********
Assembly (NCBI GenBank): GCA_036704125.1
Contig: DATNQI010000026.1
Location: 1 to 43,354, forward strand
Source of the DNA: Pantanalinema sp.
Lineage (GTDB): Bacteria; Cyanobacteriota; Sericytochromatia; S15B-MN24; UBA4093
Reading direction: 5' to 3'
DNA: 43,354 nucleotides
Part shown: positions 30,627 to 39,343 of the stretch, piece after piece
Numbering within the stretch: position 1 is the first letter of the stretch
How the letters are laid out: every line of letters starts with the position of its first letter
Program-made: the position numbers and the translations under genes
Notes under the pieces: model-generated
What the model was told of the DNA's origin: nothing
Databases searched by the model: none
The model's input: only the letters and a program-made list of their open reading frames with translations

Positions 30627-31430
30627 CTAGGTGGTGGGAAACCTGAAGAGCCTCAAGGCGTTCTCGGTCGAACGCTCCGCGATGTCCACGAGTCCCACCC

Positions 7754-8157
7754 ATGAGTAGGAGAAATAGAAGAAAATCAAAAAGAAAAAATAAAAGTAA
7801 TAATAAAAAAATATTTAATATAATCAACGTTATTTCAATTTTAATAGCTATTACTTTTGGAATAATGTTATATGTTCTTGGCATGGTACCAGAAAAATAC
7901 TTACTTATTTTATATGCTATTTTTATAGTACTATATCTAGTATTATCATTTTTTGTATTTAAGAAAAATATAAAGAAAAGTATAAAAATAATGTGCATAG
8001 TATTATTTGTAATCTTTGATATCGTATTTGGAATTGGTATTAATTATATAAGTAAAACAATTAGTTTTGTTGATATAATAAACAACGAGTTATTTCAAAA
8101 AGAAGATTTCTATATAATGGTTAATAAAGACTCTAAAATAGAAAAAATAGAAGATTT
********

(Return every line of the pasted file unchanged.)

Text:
Assembly (NCBI GenBank): GCA_036704125.1
Contig: DATNQI010000026.1
Location: 1 to 43,354, forward strand
Source of the DNA: Pantanalinema sp.
Lineage (GTDB): Bacteria; Cyanobacteriota; Sericytochromatia; S15B-MN24; UBA4093
Reading direction: 5' to 3'
DNA: 43,354 nucleotides
Part shown: positions 30,627 to 39,343 of the stretch, piece after piece
Numbering within the stretch: position 1 is the first letter of the stretch
How the letters are laid out: every line of letters starts with the position of its first letter
Program-made: the position numbers and the translations under genes
Notes under the pieces: model-generated
What the model was told of the DNA's origin: nothing
Databases searched by the model: none
The model's input: only the letters and a program-made list of their open reading frames with translations

Positions 30627-31430
30627 CTAGGTGGTGGGAAACCTGAAGAGCCTCAAGGCGTTCTCGGTCGAACGCTCCGCGATGTCCACGAGTCCCACCC

Positions 7754-8157
7754 ATGAGTAGGAGAAATAGAAGAAAATCAAAAAGAAAAAATAAAAGTAA
7801 TAATAAAAAAATATTTAATATAATCAACGTTATTTCAATTTTAATAGCTATTACTTTTGGAATAATGTTATATGTTCTTGGCATGGTACCAGAAAAATAC
7901 TTACTTATTTTATATGCTATTTTTATAGTACTATATCTAGTATTATCATTTTTTGTATTTAAGAAAAATATAAAGAAAAGTATAAAAATAATGTGCATAG
8001 TATTATTTGTAATCTTTGATATCGTATTTGGAATTGGTATTAATTATATAAGTAAAACAATTAGTTTTGTTGATATAATAAACAACGAGTTATTTCAAAA
8101 AGAAGATTTCTATATAATGGTTAATAAAGACTCTAAAATAGAAAAAATAGAAGATTT